As material contributions from unions steadily dried up the party had to shut down its excellent newspaper, close its national office in Washington, and eventually had no money to pay the two full- time national officers. Even under those harsh conditions, one last heroic effort was made that briefly offered some hope of a party revival. The unlikely venue of this project was South Carolina.

The then president of the South Carolina AFL-CIO, Donna Dewitt, had long been an LP stalwart. So were Ken and Leonard Riley, brothers who lead the largely Black Longshore local in Charleston. Their plan was to get official ballot status for a South Carolina Labor Party and run one of the Riley brothers in an election they could win. It was hard work collecting the thousands of signatures of registered voters but they pulled it off and held a founding convention that had impressive color and gender balance, as well as representing most of the few major unions in the state.

But they soon got hit by Obamamania. Key players they counted on drank the kool-aid served by Oprah. It turned out to be a new lease on life for South Carolina Democrats—not the Labor Party.

The party essentially went dormant after that. Last December, the national officers published an article entitled Labor Party Time?—Not Yet and opened a discussion blog on the party website. I commented with an article published on the KC Labor site. Both are included in the reading list, along with a good Labor Notes article by Jenny Brown.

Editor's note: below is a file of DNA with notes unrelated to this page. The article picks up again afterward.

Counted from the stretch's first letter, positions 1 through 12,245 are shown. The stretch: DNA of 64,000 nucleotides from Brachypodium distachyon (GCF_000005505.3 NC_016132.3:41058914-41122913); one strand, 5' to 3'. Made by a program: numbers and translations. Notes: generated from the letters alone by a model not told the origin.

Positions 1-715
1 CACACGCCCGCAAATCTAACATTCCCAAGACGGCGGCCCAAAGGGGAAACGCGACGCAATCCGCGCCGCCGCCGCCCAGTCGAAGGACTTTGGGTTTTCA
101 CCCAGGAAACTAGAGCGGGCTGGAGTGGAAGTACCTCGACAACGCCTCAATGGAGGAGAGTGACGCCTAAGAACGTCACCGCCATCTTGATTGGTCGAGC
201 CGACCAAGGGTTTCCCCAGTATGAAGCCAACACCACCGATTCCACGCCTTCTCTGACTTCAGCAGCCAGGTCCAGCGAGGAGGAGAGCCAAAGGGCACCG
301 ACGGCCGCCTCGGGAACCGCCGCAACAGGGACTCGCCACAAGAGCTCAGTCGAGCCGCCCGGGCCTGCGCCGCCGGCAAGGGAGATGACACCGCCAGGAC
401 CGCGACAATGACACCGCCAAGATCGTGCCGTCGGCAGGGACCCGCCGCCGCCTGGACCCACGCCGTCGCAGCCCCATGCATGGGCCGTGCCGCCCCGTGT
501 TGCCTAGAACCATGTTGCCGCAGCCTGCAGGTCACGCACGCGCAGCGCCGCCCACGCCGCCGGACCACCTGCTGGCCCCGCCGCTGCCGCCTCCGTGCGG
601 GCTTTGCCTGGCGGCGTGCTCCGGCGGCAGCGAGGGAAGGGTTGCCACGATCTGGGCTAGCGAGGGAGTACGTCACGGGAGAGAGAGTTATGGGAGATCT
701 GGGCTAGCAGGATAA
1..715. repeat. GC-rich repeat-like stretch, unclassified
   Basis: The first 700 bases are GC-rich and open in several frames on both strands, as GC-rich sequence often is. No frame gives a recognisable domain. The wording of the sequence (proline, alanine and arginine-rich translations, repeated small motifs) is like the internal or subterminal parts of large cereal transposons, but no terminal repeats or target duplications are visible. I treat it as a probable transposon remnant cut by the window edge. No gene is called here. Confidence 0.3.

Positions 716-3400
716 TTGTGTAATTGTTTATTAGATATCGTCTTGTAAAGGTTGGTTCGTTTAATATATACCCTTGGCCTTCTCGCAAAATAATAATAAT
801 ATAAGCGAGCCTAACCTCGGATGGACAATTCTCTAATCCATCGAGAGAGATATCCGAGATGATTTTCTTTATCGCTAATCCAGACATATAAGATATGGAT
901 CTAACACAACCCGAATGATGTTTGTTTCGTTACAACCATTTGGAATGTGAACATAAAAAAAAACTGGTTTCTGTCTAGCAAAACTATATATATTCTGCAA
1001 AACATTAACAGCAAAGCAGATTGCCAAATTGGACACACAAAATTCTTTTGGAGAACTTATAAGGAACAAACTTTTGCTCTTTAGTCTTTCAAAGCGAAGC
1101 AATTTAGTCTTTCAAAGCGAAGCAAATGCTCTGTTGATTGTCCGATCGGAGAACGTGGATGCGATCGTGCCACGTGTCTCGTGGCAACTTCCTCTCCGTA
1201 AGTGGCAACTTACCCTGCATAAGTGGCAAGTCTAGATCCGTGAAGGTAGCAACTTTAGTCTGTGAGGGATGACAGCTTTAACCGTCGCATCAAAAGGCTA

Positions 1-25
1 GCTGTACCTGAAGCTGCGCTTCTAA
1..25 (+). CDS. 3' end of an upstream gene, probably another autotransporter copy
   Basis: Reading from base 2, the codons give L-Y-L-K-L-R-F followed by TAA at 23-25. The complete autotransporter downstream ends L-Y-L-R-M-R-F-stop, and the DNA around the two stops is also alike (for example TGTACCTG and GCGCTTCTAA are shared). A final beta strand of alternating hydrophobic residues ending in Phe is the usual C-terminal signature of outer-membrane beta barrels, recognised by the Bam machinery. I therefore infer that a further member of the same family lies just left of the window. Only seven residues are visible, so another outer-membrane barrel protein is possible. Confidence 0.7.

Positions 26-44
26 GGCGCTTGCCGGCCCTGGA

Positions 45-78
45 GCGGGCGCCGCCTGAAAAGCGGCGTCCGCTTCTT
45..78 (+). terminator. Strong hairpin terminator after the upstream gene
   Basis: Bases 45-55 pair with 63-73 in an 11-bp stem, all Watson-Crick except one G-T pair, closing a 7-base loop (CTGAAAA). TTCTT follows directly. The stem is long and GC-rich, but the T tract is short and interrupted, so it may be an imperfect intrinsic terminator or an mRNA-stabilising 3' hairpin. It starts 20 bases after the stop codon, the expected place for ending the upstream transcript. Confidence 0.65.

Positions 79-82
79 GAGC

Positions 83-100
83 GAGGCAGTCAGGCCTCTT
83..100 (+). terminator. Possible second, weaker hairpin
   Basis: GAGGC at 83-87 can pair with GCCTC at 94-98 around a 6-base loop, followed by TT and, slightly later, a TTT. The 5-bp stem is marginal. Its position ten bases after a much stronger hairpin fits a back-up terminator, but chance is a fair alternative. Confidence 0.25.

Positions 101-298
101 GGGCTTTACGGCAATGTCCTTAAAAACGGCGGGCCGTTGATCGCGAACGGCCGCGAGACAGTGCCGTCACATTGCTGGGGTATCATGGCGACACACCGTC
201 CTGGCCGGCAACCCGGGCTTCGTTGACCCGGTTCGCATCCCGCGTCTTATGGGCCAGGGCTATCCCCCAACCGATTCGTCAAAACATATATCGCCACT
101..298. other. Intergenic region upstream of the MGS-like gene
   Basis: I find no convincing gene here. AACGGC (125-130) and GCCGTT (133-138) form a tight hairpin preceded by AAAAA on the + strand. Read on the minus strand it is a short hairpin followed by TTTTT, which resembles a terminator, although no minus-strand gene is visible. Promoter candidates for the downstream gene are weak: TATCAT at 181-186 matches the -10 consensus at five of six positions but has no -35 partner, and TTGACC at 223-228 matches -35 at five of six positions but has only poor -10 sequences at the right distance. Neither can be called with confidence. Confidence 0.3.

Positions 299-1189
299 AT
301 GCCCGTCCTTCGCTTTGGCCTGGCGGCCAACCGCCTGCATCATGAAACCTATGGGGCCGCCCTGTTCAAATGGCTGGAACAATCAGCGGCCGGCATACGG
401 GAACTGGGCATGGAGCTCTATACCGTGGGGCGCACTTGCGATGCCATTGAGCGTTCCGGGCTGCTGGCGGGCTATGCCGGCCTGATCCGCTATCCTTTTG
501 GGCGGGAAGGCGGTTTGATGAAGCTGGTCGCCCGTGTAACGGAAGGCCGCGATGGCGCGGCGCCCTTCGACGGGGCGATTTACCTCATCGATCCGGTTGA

It is time to wrap up the 1996 Labor Party project. Nothing good comes from pretending you are something you’re not. Our comrades and friends involved in the Labor Party thought it might be possible to continue by reverting to the precursor format of Labor Party Advocates and we have been probing for possible support. While it’s still early days, we frankly have encountered so far only some mild interest. Whether or not LPA is relaunched, the Labor Party again has to be downsized to general propaganda.

But I don’t think we will again be condemned, like the Biblical Hebrews, to wander forty years in the desert. Public faith in the two parties is at an historic low. The intensifying austerity attacks seem likely to ultimately undermine the union bureaucracy’s subservience to the Democrats—and/or the very bureaucracy itself. I hope in my life time, and am confident that within yours, the Labor Party will again become an issue of agitation and action on the road to socialist liberation.

I thank you for your polite, patient attention to my lengthy remarks and now look forward to hearing from you.

A List of Some Suggested Readings Freely Available on the Internet

Labor Party Time? Maybe Not Yet—But Don’t Hit the Snooze Button by Bill Onasch
Labor Party Time? Not Yet. by Mark Dudzic and Katherine Isaac
The Corporations Have Two Parties, Now What? by Jenny Brown, Labor Notes Labor Party Program
Labor Party Electoral Policy
Campaign for a Labor Party! by James P Cannon
Speech to the Conference for Progressive Political Action, Feb. 21, 1925, by Eugene V. Debs Cannon/Foster Criticism of Pepper Labor Party Policy
1888 Letter by Engels about a labor party in America